Manitoba Hydro board chair Sanford Riley has proposed that Premier Brian Pallister dip into the province's expected $250-million annual carbon tax revenue to protect vulnerable residents from the hefty rate increases the corporation says it needs.
"It would be entirely reasonable for the government to soften the blow for those who are most vulnerable," Riley told a Manitoba chambers of commerce breakfast Friday morning.
Hydro goes before the public utilities board hearing beginning Monday to seek 7.9 per cent annual rate increases through 2024.
Crown Services MInister Cliff Cullen would not say Friday what he thinks about Riley's idea, though Pallister has suggested it as one possible use for carbon tax revenue.
"There's quite a few ideas on the table how that money might be used. We had some expectations Manitoba Hydro might float that idea," Cullen told reporters.
He pointed out that Efficiency Manitoba — a new Crown corporation — begins operations in the new year, mandated to find ways to save energy and to keep rates as low as possible.
"When I use the words 'existential crisis' I'm not being alarmist." -Manitoba Hydro board chair Sanford Riley
NDP Leader Wab Kinew accused Pallister of planning to give Riley his way in order to distract Manitobans from other issues.
"Tax rebates for low- and middle-income families would be a more effective way to offset the costs of carbon pricing. They would protect affordability and put money back in the pockets of consumers," Kinew said in a news release. "Pallister is trying to distract attention away from his massive and unnecessary Hydro rate increases, which will add thousands of dollars to everyone's yearly bills and make life harder for all families."
Riley told the chambers of commerce meeting that the previous NDP provincial government made bad business decisions in authorizing the Bipole III and Keeyask megaprojects, which have saddled the utility with debt that will soon grow to $25 billion.
"Our balance sheet is a mess," he said. "I'm not asking people to be happy with these (proposed) rate increases."
He said increasing rates is a crucial start in the effort to restore Hydro's financial stability, and with it, the province's economic future.
"When I use the words 'existential crisis' I'm not being alarmist," he said.
He acknowledged that the proposed rate increases will hurt low-income Manitobans as well as rural, northern and First Nations residents who rely on electricity to heat their homes and businesses.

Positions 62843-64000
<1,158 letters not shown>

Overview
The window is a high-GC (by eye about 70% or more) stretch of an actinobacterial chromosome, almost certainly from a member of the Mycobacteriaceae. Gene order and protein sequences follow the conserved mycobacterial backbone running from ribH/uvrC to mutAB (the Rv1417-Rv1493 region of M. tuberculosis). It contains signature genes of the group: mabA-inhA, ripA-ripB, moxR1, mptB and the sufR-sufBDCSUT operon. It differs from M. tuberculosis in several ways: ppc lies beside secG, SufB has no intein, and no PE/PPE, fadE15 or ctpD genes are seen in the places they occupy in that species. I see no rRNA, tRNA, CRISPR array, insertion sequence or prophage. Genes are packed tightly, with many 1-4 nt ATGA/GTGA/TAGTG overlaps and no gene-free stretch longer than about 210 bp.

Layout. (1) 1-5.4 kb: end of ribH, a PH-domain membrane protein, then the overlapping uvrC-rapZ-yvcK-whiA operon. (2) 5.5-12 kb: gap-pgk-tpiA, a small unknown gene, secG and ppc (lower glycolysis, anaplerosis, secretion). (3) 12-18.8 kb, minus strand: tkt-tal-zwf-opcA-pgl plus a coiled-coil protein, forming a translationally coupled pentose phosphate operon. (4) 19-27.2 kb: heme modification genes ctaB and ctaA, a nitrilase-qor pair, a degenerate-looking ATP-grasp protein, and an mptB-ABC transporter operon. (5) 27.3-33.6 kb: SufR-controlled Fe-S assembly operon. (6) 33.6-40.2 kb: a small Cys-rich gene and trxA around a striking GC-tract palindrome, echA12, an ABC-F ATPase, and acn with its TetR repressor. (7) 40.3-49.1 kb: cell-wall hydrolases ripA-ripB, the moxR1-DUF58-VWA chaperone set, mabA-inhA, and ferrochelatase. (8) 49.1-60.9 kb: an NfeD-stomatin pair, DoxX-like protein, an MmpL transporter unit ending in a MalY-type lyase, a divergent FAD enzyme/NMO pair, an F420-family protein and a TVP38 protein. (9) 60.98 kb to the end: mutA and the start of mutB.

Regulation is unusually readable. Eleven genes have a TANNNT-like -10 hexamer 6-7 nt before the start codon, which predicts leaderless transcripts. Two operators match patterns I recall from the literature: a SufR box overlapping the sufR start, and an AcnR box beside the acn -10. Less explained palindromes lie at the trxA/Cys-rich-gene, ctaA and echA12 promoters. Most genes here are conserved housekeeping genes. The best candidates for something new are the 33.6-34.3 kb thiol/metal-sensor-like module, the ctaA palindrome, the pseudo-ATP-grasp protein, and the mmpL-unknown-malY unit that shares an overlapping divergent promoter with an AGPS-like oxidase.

Riley urged the chamber members to lobby government to use some portion of the carbon tax revenue to offset the necessary rate increases.
He clarified with reporters that he is not suggesting that all $250 million go each year to mitigate rate increases, and he emphasized that in making that proposal, he was speaking as a private citizen and not as Hydro chair.
"It's not Hydro's job" to advise the government on policy issues, he said. "I'm not asking for carbon tax money for Hydro."
As he's done since Pallister appointed Riley and his board almost 19 months ago, Riley blamed the NDP and its megaprojects decisions for the credit-rating "mess" Hydro and the provincial government are currently buried under.
"There's plenty of blame to go around," he said. "Hydro has borrowed way too much money."
And the loans were taken out without a plan to pay them back. But unlike previous Hydro boards, the one he now chairs has business experience.
"We understand capital markets," he said. "It's our obligation not to screw things up by beggaring the province financially."
Had the current board been in charge, Bipole III would have saved $1 billion by following a different route than the one ordered by the NDP, and Keeyask wouldn't have been built before Manitobans need it, which won't be until 2040 or beyond, according to current projections. Keeyask will supply $4.5 billion in power-sale contracts with the U.S., he said.
Riley used business-friendly graphs to show the chambers' crowd just how ugly a financial mess Hydro faces.
The corporation needs cash flow and it needs to restore at least a minimally favourable debt-to-equity ratio, Riley said, adding annual rate hikes could be lowered to 4.54 per cent beginning in 2025 if things go well.
"We have the lowest rates in North America," he said. "Not by a little, but by a lot."
Hydro is saving $65 million a year by having reduced its staff by 800 people, which he claimed has gone unnoticed.
Doing less than what Hydro has proposed would leave its financial future in even greater peril, Riley warned. Drought, lower export demand and lower export prices, higher interest rates on borrowing, efforts to reduce consumption — all could exacerbate a bad situation unless the debt is addressed, he said.
"Where I come from, hope is not a strategy, keeping your fingers and toes crossed is not an action plan. Something is going to go bump in the night, and we're not ready for it."
Without starting to get things in order, the utility could need annual rate increases of 13 to 15 per cent to handle unforeseen problems, he suggested.
Last year, Pallister balked when Riley called for the province to provide billions of dollars in what Riley called an equity infusion, and what others called a bailout. That's off the table.
"We are working with the tools we have available — rate increases and cost cuts," Riley said.
Read more by Nick Martin.